website statistics

cl1

Allergic to Caffeine

Allergic reactions to caffeine are very rare. Some believe that the symptoms associated with those who claim to be allergic to caffeine are not really allergic reactions, but are rather a product of caffeine sensitivity.

This seems like a logical approach given the way caffeine interacts with the body. Caffeine drives the adrenal glands to make stress hormones like adrenaline and cortisol. Ideally, this would make a person feel comfortably alert and awake. However, some people are sensitive to the induced adrenaline rush and experience muscle tension, rapid heart beat, fast pulse, and quick breathing. The affected persons can feel nervous and anxious, and thus irritable and restless. They can even experience insomnia. These negative reactions due to hyper-sensitivity can be confused with an allergic reaction to the caffeine itself. This doesn’t mean that there isn’t such a thing as an allergic reaction to caffeine, it just means that negative symptoms associated with caffeine consumption are not necessarily an allergic reaction.

This approach however does not readily explain the more bizarre symptoms experienced by some affected persons. The more bizarre symptoms include extreme itchiness, delusions, hallucinations, and the like – and may be in fact symptoms of a caffeine allergic reaction.

One study based on anecdotal evidence, suggests genetic evidence regarding the inability to process caffeine. Some may lack the genes responsible for the ability to process the caffeine molecule or those genes might be defective for some reason, thus causing a caffeine build-up in the person’s body.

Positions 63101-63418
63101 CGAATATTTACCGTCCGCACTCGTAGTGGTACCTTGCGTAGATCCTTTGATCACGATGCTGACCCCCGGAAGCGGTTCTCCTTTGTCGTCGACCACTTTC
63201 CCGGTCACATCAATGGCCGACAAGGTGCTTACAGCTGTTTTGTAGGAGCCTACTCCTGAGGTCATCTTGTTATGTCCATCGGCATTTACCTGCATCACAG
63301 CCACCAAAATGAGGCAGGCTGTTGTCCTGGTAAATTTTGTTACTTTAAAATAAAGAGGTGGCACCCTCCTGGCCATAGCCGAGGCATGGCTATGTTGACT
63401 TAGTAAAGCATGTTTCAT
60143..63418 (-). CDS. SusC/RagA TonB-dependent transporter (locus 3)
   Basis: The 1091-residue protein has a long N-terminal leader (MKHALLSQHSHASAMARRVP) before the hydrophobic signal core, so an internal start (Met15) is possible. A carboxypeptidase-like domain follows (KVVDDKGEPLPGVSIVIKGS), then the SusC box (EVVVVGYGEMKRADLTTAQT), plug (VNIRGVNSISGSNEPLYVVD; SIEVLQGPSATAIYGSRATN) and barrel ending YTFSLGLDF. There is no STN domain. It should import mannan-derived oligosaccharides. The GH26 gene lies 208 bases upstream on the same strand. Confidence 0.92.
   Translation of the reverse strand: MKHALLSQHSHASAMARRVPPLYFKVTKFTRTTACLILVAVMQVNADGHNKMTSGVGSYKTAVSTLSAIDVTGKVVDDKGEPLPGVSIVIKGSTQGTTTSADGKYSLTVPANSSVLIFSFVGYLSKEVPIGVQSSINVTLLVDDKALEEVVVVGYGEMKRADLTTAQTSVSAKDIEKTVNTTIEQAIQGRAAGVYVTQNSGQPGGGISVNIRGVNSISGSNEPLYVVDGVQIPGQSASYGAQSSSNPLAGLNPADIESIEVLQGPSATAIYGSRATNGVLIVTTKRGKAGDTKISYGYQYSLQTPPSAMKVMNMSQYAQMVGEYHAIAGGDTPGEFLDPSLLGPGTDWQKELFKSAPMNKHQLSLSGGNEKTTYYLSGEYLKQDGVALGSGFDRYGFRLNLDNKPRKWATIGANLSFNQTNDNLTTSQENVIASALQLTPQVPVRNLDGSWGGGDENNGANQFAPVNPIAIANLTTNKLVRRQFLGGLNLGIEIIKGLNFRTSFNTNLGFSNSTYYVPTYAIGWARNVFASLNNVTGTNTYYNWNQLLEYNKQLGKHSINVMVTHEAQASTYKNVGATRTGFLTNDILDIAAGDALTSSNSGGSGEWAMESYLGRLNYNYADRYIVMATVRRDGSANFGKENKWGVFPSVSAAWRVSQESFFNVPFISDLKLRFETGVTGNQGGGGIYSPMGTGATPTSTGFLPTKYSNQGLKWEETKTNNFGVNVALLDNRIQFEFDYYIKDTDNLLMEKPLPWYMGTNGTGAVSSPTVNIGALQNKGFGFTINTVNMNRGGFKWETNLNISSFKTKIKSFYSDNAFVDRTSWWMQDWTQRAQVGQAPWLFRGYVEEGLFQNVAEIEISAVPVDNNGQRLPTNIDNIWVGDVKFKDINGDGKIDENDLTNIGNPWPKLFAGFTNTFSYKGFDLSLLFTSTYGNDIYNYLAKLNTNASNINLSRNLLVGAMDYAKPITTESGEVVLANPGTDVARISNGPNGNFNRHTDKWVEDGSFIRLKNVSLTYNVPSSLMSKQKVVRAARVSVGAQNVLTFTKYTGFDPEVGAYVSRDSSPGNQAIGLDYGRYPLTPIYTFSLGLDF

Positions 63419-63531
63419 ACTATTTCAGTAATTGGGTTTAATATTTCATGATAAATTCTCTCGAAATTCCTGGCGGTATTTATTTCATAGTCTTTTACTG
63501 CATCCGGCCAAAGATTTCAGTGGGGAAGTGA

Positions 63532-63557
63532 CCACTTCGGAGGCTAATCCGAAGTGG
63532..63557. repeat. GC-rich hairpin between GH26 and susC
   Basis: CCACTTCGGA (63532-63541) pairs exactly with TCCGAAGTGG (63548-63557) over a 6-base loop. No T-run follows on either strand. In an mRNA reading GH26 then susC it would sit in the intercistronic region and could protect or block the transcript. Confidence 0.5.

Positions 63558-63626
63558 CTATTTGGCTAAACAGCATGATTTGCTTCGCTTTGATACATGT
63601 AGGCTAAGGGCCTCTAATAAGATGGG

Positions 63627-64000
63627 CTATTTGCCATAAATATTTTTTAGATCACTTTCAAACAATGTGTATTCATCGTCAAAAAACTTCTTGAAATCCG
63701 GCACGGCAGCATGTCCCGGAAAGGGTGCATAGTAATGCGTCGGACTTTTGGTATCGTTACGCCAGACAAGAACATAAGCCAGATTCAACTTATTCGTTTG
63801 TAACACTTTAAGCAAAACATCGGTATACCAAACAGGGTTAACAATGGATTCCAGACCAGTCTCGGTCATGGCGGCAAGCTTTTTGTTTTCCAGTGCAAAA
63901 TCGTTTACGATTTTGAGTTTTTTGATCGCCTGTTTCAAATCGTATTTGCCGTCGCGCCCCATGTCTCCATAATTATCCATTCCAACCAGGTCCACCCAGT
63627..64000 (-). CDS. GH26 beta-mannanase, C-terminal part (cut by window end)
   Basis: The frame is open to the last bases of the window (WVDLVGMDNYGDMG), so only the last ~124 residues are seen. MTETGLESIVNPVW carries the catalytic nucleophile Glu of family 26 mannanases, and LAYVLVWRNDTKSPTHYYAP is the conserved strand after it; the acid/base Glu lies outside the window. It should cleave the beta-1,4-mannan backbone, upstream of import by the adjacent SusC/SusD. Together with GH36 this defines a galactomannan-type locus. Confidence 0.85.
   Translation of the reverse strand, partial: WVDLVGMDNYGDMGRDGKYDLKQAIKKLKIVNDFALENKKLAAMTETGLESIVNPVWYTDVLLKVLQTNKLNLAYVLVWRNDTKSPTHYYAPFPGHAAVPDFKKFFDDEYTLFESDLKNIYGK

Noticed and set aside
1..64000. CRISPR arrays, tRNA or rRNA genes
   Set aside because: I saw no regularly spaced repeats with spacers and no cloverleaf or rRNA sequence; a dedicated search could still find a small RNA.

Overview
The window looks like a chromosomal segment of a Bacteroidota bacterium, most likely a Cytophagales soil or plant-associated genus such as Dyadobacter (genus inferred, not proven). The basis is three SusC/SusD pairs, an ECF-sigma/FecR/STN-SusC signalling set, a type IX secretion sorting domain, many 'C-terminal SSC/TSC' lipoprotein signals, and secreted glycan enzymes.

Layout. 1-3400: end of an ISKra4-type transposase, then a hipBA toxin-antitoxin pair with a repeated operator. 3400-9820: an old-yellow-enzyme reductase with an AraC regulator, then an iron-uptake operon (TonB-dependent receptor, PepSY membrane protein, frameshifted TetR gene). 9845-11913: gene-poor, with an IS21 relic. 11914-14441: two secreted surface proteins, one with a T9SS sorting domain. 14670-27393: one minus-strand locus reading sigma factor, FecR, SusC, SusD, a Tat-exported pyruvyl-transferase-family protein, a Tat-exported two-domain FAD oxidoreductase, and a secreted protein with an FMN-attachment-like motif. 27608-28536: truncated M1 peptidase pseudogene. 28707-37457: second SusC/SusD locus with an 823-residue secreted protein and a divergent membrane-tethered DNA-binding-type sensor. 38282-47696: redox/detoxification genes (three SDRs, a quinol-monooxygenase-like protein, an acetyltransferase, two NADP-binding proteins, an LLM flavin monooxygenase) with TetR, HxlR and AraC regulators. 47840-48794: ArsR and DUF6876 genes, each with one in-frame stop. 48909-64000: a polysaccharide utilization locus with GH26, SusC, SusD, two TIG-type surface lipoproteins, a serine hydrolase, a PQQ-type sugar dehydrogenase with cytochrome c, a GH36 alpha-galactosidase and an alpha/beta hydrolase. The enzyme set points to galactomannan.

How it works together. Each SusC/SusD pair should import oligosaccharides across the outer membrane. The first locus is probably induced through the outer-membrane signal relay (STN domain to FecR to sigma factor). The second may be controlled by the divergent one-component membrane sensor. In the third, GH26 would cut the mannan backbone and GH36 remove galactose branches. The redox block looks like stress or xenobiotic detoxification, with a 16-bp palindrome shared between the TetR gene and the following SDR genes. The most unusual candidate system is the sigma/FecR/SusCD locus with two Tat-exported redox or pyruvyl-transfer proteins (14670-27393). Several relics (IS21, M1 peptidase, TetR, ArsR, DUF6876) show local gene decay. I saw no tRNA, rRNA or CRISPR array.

Another study published in 2003 by researchers in Spain, details the case of a 21-year-old male who experienced anaphylaxis, a life-threatening type of allergic reaction, after ingesting coffee or multiple cola drinks. But foods containing minute traces of caffeine, like decaffeinated colas, tea and chocolate, did not cause allergic reactions (see our article on Decaf). Allergy skin testing and allergy blood testing for IgE allergic antibody were both positive for caffeine.

Allergy testing to caffeine would be required to definitely make a diagnosis of caffeine allergy.
An allergic reaction comes about when your immune system mistakes (in this case) caffeine as a noxious substance that threatens your body. To defend the body, IgE antibodies are released to attack the caffeine. This chemical action causes the production of some other chemicals that assist in defending the body from the harmful substance. One of these chemicals is histamine, which causes inflammation when released in soft tissue. Testing for caffeine allergy would involve performing various tests to determine whether your body is creating IgE antibodies when caffeine is introduced into your body.

,

Comments are closed.